The chairman of the Teviot Valley Community Board has lamented the recent actions of a minority group — and fellow board member — in the valley as ‘‘a complete waste’’ of his time.
Addressing the board in Roxburgh last Thursday, Norman Dalley said the actions of this group had taken up time which prevented him from fully serving the community.
‘‘Unfortunately, much of my time in the last three months has been taken up by the unwanted distractions and actions of a minority group attempting to make council ungovernable,’’ Mr Dalley said.
Speaking to The News after the meeting, Mr Dalley clarified he was referring to board member Gill Booth.
In recent weeks, Ms Booth, who is associated with the Voices for Freedom movement, has distributed leaflets around the Teviot Valley area, with her name and contact details on them.
The leaflets discussed Three Waters, proposed local body reform and the Local Government Funding Agency.
Ms Booth claimed the agency permitted the ‘‘unauthorised use of your private property as collateral against council debt’’.
In response, Central Otago District Mayor Tim Cadogan, Mr Dally and board member and Teviot councillor Sally Feinerman published a joint statement in a Teviot Valley community newsletter last month rejecting Ms Booth’s claims and labelling them as ‘‘misinformation’’.
Mr Dalley told the community board there was no place for ‘‘radical influence or cynicism’’ in the Teviot Valley.
‘‘The fabric of our community has evolved over time through sensible, rational and well considered respect for the wellbeing of others,’’ he said.
‘‘This has been a complete waste of my time as an elected member and chairman of the board, and time that would have been far more valuable contributing to the serving of the Teviot Valley community.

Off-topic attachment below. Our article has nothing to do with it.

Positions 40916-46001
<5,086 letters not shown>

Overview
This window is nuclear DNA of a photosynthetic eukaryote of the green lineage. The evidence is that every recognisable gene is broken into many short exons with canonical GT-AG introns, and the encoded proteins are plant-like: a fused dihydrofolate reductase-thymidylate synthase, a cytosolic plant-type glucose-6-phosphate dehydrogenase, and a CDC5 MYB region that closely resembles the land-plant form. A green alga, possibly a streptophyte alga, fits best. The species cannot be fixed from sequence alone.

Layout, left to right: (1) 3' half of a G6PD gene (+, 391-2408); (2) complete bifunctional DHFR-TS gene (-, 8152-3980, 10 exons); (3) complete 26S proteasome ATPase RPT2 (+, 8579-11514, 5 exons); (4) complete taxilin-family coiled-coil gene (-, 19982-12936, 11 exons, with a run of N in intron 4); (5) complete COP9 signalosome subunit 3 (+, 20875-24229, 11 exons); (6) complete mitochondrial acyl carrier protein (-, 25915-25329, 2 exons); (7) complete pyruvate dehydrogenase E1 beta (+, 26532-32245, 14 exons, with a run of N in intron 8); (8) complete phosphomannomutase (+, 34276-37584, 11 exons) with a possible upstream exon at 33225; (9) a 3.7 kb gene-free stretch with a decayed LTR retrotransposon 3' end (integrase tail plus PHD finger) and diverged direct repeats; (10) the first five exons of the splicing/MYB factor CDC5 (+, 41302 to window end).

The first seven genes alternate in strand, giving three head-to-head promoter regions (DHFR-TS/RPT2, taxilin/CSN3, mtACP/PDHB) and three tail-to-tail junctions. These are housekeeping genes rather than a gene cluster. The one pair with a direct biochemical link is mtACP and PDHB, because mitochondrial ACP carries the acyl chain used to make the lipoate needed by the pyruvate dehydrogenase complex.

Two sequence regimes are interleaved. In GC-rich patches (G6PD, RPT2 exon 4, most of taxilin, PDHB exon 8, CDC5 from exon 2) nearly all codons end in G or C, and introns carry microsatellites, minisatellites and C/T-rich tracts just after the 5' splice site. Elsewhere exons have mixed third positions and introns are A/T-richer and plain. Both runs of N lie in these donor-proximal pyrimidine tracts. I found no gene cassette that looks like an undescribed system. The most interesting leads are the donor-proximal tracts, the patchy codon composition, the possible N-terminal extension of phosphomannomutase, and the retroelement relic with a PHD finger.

‘‘My colleagues — bar one — feel the same.’’
Future generations of the ward would benefit from a unified promotion of the community’s values and interests, Mr Dalley said.
Mr Dalley emphasised the board served the interests of the entire community, not just ratepayers.
‘‘We are not a closed community as some are trying to lead us to believe.’’
Despite these comments, Mr Dalley said the board had ‘‘achieved well’’ since being elected last year.
He said he saw great improvement in the relationships the board had with the community.
However, during the public forum, Teviot Valley resident Graeme Rae said he was ‘‘sort of in support’’ of the leaflet’s contents.
‘‘I think it’s good we’re actually being informed of some of the things that go on, whether they be right, wrong or otherwise.’’
Mr Rae said, after reading the leaflet, he was concerned rates collected in the Teviot Valley were being put towards development elsewhere in the district.
‘‘Our community board, I feel, needs some more finances to run little projects in our community.’’
Mr Rae said he believed rates paid in the Teviot Valley largely went to Alexandra, with no return in service from the council.
‘‘Fulton Hogan come down here and do the smallest of jobs.’’
He also raised the issue of rating for tourism in the Teviot Valley saying a ward service rate assessment showed residents paid a specific rate for tourism.
However, tourism also benefited from the economic development rate, the ward promotion rate and the ward services rate, he said.
‘‘It’s almost like double dipping. If tourism was so much of an earner, why is it all coming out of rates?’’
Mr Dalley said the inquiry was a ‘‘reasonable question for clarification’’.
He said the board would discuss the issue and seek advice from the council before communicating its informed response back to Mr Rae.
Attempts by The News to contact Ms Booth before deadline were unsuccessful.